The Star Beacon; Ashtabula, Ohio

Local News

November 15, 2013

International Fair to start Saturday in Austinburg Township

AUSTINBURG TOWNSHIP — Peruvian carved gourds, Vietnamese woven silk and pop can and metal art from Kenya — these are only a handful of the many unique, colorful and fascinating items to be found at the International Fair at the Austinburg Town Hall.

“It’s our kick-off to Christmas,” says Vicki Lubin, manager of the One World Shop, which supplies much of the International Fair’s merchandise.

The gourds, about the size of a tangerine, are carved to look like owls and other woodland creatures and trimmed with a string for hanging on a Christmas tree. The fashionable scarves come in rich colors and are perfect for holiday gift giving, and the pop can and metal art ranges from purses to toy cars and wire motorcycles.

Gifts like these (and things you’ll buy to keep for yourself) are everywhere and they help the planet by using recycled or natural materials. Their sale will give hope to the third-world artisans who made the items.

As for the origins of the International Fair itself, Rita Linehan of Harpersfield Township has said it goes back more than 20 years, when the Congregational Church sponsored the market of free-traded items. After a decade-long hiatus, the fair was revived in 1999 by her daughter, Molly, who saw first-hand how vital native crafts were to helping residents of Central America improve their lot in life.

The Linehan family turned over the fair to Zonta Club of Ashtabula Area several years ago. The local club hosts and promotes the fair as a service project. The only money they make from the event, from selling refreshments, goes toward the advertising bill.

The fair features items from the One World Shop in Rocky River. The shop is a non-profit store that is committed to fair trade practices. By purchasing the handmade items at a fair trade price, shoppers help improve the working and living conditions for artisans and their communities in more than 35 developing countries around the world.

Doug Baird, volunteer with One World Shop, said the artisans are paid up front when the order is placed, so they do not have to put out their own capital and make goods on speculation. Because the items are handmade, no two are exactly alike.

For example, artisans in India make picture frames from discarded bicycle chains. They also weld bolts, nuts and chain links to create dragons.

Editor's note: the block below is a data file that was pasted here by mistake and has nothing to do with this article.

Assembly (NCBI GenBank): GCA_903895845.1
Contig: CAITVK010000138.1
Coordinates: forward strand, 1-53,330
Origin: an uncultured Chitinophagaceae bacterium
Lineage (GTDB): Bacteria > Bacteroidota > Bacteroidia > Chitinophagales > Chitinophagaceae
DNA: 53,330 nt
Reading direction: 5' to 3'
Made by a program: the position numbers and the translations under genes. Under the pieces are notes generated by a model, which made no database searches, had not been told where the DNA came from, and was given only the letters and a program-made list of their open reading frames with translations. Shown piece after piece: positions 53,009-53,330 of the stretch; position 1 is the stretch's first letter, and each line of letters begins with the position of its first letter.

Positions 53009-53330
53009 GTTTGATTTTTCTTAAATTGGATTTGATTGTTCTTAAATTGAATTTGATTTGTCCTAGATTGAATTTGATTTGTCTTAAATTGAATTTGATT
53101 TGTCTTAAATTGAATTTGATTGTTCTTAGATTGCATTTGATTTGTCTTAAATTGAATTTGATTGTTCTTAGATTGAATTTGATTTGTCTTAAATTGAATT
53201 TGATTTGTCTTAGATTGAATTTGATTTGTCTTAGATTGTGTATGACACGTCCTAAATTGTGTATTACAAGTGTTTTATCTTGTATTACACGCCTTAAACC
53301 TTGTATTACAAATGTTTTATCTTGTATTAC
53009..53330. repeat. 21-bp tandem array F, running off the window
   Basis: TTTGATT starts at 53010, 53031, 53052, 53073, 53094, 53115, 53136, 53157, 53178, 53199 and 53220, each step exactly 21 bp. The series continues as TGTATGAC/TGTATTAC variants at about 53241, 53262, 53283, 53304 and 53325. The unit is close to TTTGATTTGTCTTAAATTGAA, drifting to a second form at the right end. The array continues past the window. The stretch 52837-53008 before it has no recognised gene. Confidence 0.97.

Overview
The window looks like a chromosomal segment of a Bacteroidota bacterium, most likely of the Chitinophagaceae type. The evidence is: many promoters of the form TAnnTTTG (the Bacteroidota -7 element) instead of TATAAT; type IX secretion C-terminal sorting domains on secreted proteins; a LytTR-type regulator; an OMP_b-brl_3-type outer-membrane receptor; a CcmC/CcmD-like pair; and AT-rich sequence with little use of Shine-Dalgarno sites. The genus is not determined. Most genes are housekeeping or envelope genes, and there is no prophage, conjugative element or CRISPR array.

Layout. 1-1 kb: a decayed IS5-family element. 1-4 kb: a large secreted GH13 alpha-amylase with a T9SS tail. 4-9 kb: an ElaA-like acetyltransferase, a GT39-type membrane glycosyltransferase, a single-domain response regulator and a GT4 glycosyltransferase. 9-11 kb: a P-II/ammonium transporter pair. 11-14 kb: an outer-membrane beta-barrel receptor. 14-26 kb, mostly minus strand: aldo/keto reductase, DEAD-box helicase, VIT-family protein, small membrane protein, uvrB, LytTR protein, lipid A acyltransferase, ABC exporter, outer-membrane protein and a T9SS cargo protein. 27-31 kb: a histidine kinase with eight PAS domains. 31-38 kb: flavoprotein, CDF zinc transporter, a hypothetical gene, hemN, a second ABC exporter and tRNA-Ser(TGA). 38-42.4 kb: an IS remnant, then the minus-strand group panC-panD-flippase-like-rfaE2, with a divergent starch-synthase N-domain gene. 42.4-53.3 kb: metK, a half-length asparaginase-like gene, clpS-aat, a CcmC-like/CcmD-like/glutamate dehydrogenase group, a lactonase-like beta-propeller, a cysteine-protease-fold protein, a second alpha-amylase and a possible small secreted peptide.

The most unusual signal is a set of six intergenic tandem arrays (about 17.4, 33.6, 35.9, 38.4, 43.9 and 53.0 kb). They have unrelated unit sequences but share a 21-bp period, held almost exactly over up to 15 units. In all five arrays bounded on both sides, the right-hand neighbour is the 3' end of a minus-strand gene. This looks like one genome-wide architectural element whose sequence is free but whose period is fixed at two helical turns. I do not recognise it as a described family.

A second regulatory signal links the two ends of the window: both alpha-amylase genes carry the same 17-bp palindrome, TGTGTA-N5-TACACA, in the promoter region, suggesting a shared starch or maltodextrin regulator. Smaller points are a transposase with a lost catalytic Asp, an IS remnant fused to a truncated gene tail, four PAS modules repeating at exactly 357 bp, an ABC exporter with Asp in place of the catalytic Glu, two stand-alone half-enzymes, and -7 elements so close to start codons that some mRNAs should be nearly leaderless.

Women will find the scarves made from the discarded saris of Indian women of special interest because of the accessory’s unique patterns and history. The cotton sari is the traditional dress of Indian women. Buyers purchase the second-hand saris from women in the Kolkata area of India at a fair rate. The material is hand sewn into lovely scarves.

Nature lovers will find the wool birdhouses made by artisans in Kathmandu, Nepal, a pretty and fanciful way to attract birds. The felt birdhouses are made in a clean, safe production center that meets globally socially compliant workplace standards. Lubin said the bird houses, although made of wool felt, are very durable and naturally resistant to moisture.

Artisans in Nepal also make little felt birds and felt flowers to use for holiday ornaments on Christmas trees or just for hanging in a special place.

Anyone looking for a gift for the computer-savvy, will be pleased to know there are plenty of gifts for them, too. There are photo frames and ornaments made from computer mother boards and computer bags from recycled plastic.

The more one looks around, the more amazed they become at the artisans’ ingenuity — old magazines are transformed into angelic ornaments, capriz shells delicately made into what looks like stained glass window art and alpaca wool spun into accessories.

“Fair trade means hope,” Baird said. “It gives them a paid livable wage.”

In addition to the items provided by One World Shop, the International Fair is providing space to several Fair Trade groups with local connections.

The fair is 9 a.m. to 5 p.m. Saturday and Nov. 23. It is noon to 5 p.m. Sunday and Nov. 24. The town hall is located at 2794 State Route 307 East.

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